How users can evade Conditional Access policies and how you can stop it.

Do you know that if your Conditional Access (CA) policies were poorly designed, your users can evade them with just a couple of clicks? And the title of this post is not a “clickbait”, let me show you how it can be done, why this is happening and how to avoid this.

First, I’m going to create a policy that requires a compliant Windows device. Pretty standard policy.

Now, if a user tries to access the application from a not-compliant Windows device he is getting a standard message.

So, we are protected and everything is good? Unfortunately not, because our fence has a lot of holes. And here is a question that might help us to understand why.

How Azure AD detects OS?

I don’t recall this information in Microsoft docs several years ago, but now they do have this call out in the doc:

The information used to calculate the device platform comes from unverified sources such as user agent strings that can be changed.

In reality, it is a bit more complicated, since there are other sources of information like information from ADAL/MSAL in the case of apps and device information from Intune. But User-Agent is still used.

Now we can check what is going to happen in case of a changed User-Agent.

Let’s hack Conditional Access policy!

The easiest way to change User-Agent now is by using a browser extension. In my case, I changed it from Windows to MacOS.

And now I can get in without any problems.

To understand what is going on, we need to check Sign-In logs. In the first sign-in attempt Conditional Access policy blocked the connection.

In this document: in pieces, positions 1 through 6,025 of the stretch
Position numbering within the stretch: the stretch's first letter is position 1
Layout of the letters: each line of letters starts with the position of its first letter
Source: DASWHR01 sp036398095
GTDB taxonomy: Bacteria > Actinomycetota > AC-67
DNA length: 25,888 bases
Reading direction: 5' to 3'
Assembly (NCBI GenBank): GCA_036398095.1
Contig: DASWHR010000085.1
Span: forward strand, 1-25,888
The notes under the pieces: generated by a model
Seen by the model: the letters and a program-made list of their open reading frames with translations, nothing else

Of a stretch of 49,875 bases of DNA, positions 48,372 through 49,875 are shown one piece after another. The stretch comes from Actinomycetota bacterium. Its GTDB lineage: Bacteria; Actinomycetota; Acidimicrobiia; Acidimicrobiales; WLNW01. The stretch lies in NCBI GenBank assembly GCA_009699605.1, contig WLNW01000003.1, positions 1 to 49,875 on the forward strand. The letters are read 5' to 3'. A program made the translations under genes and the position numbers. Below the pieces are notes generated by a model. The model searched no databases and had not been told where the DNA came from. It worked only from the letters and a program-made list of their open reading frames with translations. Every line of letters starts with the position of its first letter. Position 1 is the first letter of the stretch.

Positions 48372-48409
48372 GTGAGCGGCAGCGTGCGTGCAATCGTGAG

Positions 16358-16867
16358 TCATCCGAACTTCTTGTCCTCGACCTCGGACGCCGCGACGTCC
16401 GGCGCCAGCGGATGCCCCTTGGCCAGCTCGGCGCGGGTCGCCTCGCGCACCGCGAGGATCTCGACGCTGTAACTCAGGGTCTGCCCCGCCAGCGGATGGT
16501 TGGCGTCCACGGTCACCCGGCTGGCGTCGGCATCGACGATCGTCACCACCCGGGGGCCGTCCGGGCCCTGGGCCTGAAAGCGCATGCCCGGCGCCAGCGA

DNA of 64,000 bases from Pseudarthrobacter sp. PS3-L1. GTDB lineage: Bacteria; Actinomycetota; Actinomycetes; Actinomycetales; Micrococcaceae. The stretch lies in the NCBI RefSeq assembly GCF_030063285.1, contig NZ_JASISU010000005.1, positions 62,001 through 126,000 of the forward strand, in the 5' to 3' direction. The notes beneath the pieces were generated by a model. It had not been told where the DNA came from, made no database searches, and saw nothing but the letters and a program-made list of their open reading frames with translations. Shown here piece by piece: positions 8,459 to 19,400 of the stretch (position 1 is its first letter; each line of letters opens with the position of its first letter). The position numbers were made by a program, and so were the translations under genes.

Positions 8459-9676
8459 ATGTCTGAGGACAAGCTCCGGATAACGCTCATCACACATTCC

But what is happening in successful login?

As you can see, Conditional Access policy just was not applied. And if we look in Device info we will see, that platform was detected as macOS.

And here is our User-Agent.

But no one is going to change User-Agent!

Well, I can argue with this statement, but the change of User-Agent was aimed just to show you that Device Platform is good for scoping specific policies, but you should cover all platforms in your policies because you have no idea of what platforms your users are going to use.

Conditional Access policy is just a tool and by creating a set of policies with holes, unfortunately, you are not improving security.

How to fix it?

Obviously, by having another Conditional Access policy.

For example, let’s assume that we have the following platforms managed by Intune – Windows, iOS, Android and macOS. If any of these devices are going to connect to apps, Azure AD will be able to get more information about device from Intune, or force device to be enrolled (or get App Protection policies). But what we should do with other platforms?

Easy, block them.

Step-by-step guide can be found in Microsoft docs.


I am always saying that Conditional Access policies are not a silver bullet. You have to analyze your environment, identify threats and mitigate them. Do not rush to start creating random policies and try to think about a holistic approach.

I like this phrase from US Navy Seals: “Slow is smooth, smooth is fast”. Think about what you are doing and do not fall into action-mode narrow vision.

I am preparing a post about how to monitor your Conditional Access policies, including the detection of possible evasions. Stay tuned!